Eventually they sat me down and took off the blindfold. We were at the edge of the grade three wing, on top of a hill overlooking the football field below. It was dark; no one else was there. They were around three guys, all of them standing behind me so that I can’t see their faces. I couldn’t recognize their voices either.

To keep me off-balanced they threw questions fast and furious, peppered with curses and threats. The latter was to make sure that the retreatant had no time to rationalize what was happening; everything was designed to be an emotional experience, so that the result will be cathartic. The questions were about my faith, family and friends, all hitting close to home in an effort to make me realize how I can take loved ones for granted, all leading up to the grand conclusion: how much I take Kuya Jess for granted.

When that was finally revealed to me, something inside my head just clicked. You see, my “interrogators” did not know the following about me: [1] For years now, I’ve been teaching my mind to be in control of my heart, because I was afraid that my emotions will betray me and expose my gay longings (yes, in high school I was still hoping that my homosexuality was just a phase; I was not yet ready to fully embrace who I was); [2] I hate—no, detest—being forced to do something; in my mind, there’s always at least one other option or choice.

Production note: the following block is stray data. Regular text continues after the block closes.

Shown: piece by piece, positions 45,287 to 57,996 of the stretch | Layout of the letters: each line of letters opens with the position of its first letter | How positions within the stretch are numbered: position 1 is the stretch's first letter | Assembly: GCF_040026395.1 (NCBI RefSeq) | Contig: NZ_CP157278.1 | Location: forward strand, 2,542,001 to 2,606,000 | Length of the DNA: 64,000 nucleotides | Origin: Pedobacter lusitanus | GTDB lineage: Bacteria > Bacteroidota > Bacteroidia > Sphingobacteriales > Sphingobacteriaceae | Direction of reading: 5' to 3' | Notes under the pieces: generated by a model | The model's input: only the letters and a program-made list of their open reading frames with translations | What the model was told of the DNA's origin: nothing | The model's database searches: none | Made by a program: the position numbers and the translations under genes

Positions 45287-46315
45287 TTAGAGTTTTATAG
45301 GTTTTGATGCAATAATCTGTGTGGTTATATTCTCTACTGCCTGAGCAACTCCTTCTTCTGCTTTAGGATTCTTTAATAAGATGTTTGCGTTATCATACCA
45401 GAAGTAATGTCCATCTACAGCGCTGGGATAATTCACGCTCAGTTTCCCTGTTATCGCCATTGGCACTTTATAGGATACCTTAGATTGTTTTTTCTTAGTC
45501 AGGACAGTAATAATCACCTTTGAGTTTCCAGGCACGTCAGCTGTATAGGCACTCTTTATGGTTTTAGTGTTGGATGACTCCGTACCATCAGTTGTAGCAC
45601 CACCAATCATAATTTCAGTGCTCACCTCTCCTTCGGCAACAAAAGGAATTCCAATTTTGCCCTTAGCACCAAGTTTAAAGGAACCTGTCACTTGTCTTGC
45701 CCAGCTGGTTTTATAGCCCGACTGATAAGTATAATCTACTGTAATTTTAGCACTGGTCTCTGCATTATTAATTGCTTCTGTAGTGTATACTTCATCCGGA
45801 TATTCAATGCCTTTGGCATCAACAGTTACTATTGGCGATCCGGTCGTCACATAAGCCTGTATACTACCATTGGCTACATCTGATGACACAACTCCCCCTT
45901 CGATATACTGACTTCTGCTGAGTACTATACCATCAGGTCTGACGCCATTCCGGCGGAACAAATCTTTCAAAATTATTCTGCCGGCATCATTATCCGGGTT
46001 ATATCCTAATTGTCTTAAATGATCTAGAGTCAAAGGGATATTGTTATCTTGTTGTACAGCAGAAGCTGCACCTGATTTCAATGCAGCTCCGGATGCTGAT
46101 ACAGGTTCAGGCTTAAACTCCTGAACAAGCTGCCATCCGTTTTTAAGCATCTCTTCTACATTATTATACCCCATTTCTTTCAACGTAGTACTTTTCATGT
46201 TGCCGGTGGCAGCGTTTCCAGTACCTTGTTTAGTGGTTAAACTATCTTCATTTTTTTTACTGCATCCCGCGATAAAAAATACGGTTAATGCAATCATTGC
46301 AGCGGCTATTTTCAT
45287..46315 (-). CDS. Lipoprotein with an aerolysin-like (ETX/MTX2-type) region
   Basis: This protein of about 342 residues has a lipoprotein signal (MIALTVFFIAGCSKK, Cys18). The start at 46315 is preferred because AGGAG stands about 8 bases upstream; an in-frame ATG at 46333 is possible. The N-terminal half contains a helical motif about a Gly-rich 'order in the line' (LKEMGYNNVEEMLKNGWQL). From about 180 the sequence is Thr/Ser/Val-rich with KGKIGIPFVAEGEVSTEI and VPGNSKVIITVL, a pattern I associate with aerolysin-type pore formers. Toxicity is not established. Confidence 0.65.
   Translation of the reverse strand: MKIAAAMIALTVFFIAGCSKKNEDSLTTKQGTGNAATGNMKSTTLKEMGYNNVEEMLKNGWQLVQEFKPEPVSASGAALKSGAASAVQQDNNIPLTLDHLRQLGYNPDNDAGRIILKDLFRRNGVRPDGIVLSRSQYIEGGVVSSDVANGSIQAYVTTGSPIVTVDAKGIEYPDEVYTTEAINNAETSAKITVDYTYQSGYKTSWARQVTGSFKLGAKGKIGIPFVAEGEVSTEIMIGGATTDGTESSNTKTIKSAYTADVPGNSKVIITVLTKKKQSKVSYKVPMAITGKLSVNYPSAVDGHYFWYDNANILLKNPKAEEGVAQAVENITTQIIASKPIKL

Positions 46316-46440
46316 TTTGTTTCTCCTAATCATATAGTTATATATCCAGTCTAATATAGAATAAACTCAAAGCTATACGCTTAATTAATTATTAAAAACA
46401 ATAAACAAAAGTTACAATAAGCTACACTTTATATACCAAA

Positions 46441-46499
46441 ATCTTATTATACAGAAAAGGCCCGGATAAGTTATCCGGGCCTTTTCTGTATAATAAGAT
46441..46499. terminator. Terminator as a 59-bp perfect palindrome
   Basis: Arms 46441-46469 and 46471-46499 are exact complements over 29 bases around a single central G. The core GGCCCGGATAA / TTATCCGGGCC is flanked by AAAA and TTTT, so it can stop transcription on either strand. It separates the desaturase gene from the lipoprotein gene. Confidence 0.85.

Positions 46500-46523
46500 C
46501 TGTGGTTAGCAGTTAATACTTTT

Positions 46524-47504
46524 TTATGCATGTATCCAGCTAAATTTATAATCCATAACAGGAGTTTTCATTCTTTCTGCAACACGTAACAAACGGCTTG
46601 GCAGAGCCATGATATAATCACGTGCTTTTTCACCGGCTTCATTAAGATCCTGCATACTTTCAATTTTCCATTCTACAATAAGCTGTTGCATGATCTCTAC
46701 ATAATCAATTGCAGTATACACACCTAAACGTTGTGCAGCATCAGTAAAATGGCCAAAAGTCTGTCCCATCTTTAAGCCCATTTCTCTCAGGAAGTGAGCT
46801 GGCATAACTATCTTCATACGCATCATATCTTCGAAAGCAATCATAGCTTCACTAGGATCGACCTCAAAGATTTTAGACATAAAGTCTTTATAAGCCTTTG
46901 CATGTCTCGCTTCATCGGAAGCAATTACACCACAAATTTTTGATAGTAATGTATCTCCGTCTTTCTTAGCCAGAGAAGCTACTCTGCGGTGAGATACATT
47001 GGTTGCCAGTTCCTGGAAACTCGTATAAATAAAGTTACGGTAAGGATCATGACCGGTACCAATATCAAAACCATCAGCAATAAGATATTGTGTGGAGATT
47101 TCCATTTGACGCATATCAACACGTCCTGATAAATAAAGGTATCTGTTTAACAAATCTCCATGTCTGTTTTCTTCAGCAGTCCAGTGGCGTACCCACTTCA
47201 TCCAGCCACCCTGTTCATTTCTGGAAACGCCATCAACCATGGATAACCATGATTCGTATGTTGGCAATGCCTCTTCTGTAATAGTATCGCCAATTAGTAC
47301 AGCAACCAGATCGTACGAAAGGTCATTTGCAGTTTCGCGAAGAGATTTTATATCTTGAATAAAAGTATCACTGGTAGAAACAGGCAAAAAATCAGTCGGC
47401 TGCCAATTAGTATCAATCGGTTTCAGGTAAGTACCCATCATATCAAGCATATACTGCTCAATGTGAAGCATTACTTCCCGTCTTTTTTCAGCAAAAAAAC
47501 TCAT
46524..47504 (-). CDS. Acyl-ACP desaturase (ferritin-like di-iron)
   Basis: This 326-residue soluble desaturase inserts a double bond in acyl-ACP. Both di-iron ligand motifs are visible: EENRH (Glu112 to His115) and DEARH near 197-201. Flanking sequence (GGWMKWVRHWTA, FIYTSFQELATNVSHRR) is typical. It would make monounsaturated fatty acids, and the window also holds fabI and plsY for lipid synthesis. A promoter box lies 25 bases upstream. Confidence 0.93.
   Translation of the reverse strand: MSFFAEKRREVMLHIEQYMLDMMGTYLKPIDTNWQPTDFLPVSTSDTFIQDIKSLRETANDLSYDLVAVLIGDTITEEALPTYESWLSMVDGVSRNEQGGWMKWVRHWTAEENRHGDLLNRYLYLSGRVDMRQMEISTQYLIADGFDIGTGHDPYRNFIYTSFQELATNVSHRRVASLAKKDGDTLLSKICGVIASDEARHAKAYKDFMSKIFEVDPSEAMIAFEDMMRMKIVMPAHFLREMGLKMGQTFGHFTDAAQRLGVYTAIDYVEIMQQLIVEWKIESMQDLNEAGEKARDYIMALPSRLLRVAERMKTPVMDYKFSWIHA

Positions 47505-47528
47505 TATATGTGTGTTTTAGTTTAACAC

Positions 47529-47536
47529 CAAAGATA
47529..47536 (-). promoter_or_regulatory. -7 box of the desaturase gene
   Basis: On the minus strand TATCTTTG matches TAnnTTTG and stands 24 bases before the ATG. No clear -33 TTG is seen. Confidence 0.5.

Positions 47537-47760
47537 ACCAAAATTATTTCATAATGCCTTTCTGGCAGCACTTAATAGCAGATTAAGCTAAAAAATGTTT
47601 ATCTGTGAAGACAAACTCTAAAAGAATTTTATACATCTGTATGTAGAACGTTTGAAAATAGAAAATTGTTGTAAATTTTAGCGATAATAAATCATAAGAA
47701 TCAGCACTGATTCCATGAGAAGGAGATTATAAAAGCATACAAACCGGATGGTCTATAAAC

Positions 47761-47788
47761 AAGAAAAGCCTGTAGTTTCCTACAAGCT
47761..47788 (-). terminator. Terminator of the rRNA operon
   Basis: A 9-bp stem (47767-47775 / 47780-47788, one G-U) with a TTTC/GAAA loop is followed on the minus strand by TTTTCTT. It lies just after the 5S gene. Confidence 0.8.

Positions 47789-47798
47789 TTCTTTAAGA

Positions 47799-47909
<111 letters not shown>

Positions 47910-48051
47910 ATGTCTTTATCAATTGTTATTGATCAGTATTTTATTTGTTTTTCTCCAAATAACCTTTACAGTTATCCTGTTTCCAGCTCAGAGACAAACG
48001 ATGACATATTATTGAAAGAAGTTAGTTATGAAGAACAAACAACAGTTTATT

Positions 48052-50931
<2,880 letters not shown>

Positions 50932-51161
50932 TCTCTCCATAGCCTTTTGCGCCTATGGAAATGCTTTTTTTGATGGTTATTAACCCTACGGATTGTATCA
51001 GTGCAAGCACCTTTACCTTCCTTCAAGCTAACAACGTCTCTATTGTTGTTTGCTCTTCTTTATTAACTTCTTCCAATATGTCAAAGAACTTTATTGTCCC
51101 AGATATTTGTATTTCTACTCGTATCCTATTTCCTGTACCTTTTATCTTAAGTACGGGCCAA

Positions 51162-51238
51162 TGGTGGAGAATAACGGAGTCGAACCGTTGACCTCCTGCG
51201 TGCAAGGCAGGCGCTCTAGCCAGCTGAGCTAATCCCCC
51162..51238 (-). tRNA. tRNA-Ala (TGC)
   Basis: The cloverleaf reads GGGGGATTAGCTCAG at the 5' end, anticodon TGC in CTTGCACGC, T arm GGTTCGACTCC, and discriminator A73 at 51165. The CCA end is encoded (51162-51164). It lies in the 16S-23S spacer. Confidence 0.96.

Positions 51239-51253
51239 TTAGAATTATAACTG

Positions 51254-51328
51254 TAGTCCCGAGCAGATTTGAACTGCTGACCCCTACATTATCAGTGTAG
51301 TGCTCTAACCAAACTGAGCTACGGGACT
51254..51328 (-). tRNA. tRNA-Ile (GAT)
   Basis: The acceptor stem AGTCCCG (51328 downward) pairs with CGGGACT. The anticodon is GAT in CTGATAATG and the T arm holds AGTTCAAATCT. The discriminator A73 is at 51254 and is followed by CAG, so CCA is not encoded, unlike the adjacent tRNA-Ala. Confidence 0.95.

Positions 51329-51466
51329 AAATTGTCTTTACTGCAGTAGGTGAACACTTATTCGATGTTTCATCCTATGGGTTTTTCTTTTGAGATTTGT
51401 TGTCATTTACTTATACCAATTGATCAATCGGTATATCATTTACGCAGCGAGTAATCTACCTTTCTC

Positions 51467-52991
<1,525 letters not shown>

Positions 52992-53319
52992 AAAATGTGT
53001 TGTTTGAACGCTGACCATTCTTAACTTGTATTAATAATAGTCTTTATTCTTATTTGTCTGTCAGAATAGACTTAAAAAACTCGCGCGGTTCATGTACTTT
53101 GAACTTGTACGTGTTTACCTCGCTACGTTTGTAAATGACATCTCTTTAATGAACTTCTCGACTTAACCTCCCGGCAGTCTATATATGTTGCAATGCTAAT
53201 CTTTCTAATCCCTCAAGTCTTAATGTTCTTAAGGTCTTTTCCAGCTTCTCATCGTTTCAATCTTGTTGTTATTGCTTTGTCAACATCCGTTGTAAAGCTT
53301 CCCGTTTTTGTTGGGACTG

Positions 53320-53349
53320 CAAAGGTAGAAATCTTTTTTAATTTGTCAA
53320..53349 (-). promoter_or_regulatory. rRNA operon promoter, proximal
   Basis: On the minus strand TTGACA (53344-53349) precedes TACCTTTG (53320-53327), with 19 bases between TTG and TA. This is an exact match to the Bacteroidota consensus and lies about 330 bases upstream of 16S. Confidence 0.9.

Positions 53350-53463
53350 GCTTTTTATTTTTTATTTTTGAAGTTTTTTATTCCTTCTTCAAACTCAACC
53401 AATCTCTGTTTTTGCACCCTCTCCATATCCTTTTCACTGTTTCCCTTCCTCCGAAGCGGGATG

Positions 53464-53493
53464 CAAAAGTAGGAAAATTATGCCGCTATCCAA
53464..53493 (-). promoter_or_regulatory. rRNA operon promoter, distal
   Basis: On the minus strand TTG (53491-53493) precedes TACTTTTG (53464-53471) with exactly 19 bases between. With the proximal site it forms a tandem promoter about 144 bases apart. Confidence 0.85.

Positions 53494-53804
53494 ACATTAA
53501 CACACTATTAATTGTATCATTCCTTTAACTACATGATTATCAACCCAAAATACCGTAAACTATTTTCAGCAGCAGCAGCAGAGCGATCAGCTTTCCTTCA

And perhaps their biggest mistake was this: thanks to having a more popular older brother, I was treated with kid gloves. Instead of being off-balanced, I quickly figured out that I was not in any danger at all, despite their threats. Instead of being fearful, I was able to think things through. And instead of focusing on Kuya, I focused on the process.

So when I finally saw through their act, I knew that they spectacularly failed with me. I summoned the actor in me and cried out in my loudest, sorriest voice, “Basta ikaw, Loooooooord!”

And when they clapped and congratulated me afterwards while leading me back to the room, I felt triumphant and empty.

And instead of leading me back to the Lord (well, it actually did, for a few days), the retreat made me long more for B, my biggest crush since he first entered my life in my second year in high school. He was a year below me; the following year, he too joined DWTL. That made me fearless to tell him, “I love you, B” without him suspecting that I wanted more than just a platonic, brotherly love.